Greece is without any doubt the land with the most fascinating archaeological sites in Europe and a destination where you have the precious chance to connect with ancient civilizations. These sites are basically cradles of humanity and they tell stories about how it all began.
Greece is home to more than 100 absolutely spectacular archaeological sites, and some of them are situated on its amazing islands. Almost every Greek island houses trails of prehistoric and ancient history, ruins that complete the fascinating history of Greece. Here are our top 10 ancient Greek sites on Greek islands:
Akrotiri is a prehistoric Cycladic village and was most likely a Minoan colony. The village reached its end in 1500 BC due to a volcanic eruption and what’s left of it now are some beautiful wall paintings which are to be found in the National Archeology Museum in Athens, and structures similar to those found in Herculaneum, such as two and three-storey buildings, shops, workshops and public squares, vases and utensils. S
ince there weren’t any human remains or jewelry found, it seems the inhabitants managed to take refuge before the eruption.
Ancient Thera, Santorini
Thera was a Doric town that reached its peak under the Ptolemaic dynasty, who ruled Egypt during the 3rd and 2nd centuries. The town was used as naval base in the Aegean Sea, and was divided by a Sacred Way, which led to the Temple of Apollo Karneios. The site consists of houses, baths, theaters, and tombs. The houses are decorated with beautiful mosaics and have plumbing systems.
Here you can also find the 6th century BC Temple of Apollo Karneios, the Terrace of Festivals, the House of Ptolemy the Benefactor, and the Gymnasium of the “Epheboi” where, in the 7th century, nude boys practiced athletic events, as it can be seen from the erotic scenes carved into the walls.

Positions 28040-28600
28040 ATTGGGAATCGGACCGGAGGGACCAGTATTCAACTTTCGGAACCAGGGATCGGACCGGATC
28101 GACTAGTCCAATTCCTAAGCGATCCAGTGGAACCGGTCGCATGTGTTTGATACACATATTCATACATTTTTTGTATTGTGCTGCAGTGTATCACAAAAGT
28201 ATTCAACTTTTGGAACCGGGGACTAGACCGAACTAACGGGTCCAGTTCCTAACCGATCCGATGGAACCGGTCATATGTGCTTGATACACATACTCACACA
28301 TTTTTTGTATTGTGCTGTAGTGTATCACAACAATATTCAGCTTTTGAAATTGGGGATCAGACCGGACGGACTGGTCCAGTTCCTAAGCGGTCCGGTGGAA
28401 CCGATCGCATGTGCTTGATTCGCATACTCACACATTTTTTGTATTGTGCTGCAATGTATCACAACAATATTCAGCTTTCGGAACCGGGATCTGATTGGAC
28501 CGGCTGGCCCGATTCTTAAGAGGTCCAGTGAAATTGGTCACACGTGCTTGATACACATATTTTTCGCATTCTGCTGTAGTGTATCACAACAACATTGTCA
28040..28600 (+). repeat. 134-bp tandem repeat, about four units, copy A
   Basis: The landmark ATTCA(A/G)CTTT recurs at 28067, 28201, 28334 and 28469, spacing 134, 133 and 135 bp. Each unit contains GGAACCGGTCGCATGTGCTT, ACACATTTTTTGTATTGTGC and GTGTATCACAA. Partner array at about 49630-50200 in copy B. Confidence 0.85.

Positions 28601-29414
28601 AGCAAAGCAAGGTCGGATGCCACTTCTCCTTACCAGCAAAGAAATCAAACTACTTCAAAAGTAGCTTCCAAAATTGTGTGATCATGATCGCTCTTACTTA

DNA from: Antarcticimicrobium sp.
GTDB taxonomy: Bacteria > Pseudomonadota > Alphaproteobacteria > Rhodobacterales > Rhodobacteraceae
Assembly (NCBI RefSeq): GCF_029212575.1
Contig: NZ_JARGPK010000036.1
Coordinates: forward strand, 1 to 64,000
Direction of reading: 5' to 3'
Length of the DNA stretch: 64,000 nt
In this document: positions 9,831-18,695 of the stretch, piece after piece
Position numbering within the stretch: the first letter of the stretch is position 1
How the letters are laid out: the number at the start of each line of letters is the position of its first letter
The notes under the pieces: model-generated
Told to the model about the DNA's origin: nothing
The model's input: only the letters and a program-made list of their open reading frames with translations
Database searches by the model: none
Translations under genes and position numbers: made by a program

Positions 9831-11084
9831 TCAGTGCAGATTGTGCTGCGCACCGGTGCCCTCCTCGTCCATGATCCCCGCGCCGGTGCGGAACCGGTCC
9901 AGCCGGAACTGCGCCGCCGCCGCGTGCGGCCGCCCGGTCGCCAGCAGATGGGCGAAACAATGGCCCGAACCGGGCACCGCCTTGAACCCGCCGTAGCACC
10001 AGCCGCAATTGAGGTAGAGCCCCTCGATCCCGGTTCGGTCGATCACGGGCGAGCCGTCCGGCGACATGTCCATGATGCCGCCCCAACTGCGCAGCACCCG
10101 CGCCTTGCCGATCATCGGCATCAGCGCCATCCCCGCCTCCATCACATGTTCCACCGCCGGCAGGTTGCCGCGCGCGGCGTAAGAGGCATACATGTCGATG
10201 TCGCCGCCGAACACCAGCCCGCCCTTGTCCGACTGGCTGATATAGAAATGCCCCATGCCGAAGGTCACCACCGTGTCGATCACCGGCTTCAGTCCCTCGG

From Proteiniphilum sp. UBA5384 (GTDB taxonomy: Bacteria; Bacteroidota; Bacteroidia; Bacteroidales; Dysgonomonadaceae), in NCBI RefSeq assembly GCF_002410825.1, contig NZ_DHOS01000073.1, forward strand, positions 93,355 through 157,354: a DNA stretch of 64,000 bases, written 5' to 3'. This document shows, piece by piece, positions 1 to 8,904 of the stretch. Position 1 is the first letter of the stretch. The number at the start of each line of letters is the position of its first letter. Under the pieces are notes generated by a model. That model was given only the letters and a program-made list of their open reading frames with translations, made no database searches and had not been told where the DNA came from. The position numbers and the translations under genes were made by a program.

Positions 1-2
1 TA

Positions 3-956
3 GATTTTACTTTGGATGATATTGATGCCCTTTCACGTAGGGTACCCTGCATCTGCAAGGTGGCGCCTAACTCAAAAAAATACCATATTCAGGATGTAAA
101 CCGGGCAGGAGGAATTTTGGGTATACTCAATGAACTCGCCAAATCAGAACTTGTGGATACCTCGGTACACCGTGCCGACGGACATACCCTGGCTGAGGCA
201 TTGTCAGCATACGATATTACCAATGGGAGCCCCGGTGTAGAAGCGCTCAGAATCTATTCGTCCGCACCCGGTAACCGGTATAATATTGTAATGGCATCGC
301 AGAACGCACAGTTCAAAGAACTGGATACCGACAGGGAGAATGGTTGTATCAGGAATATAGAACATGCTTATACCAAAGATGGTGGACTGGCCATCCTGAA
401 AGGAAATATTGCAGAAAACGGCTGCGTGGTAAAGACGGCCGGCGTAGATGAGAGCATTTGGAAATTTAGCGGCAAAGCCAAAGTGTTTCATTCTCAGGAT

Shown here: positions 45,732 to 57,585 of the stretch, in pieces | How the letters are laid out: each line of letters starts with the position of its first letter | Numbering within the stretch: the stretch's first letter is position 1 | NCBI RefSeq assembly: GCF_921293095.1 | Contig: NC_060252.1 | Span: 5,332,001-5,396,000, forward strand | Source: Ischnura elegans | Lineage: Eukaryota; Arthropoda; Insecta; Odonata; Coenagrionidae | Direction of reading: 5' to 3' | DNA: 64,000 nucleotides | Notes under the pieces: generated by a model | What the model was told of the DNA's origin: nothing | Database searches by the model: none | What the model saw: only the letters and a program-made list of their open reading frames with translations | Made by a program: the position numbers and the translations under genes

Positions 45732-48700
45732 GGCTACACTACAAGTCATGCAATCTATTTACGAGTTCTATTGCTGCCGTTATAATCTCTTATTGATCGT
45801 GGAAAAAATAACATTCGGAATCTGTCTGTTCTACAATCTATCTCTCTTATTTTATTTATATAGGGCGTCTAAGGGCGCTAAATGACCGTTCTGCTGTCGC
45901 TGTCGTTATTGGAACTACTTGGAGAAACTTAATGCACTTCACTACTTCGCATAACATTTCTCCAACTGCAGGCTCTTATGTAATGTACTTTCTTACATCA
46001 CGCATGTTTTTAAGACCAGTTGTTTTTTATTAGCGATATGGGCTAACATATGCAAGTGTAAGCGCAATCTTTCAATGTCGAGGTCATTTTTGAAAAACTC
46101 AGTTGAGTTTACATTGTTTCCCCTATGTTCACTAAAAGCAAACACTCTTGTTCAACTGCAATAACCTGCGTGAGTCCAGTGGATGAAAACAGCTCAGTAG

Mykonos itself is an open-air ancient archaeological site, an island where monuments and ruins can be found at every step. Delos is a small islet situated a few miles away from Mykonos. Most of the ancient history of Delos relates to the worship of Apollo and Artemis, this city being their birth place. The island was the religious and political center of the Aegean, and the scene where the “Delian” religious festivals were held in the honor of Apollo. It was home to a very important oracle and many fabulous temples.
Today you can admire four of its temples, the oldest being the “House of Naxians” that dates back to the 7th century BC. The Temple of Athenians was built in the 5th century BC and the Temple of Delians dates back to the 4th century BC. The site also houses the sanctuary of the Bulls, a small Ionic temple dedicated to Artemis, the area of the Sacred Lake guarded by statues of lions, a stadium, the agora and gymnasium.
Acropolis of Lindos, Rhodes
Lindos was the most important town on the island of Rhodes from about 2000 BC to 407 BC. Today, the city of Lindos is famous mostly for its fabulous Acropolis that houses a 5th century BC Propylaea and the sanctuary of Lindian Atena, home to the 4th century BC amphiprotylon temple situated on the edge of a cliff and flanked by Doric columns.
However, the archaeological site of Lindos includes many other ancient structures situated outside the Acropolis, such as a theater, Boukopion (place of sacrifice), tombs and churches dating from various periods.
Acropolis of Rhodes Town, Rhodes
The Acropolis of Rhodes is situated on the top of Mt. Smith, west side of Rhodes Town. It was built on three levels like an amphitheater and dates back to the Hellenistic times.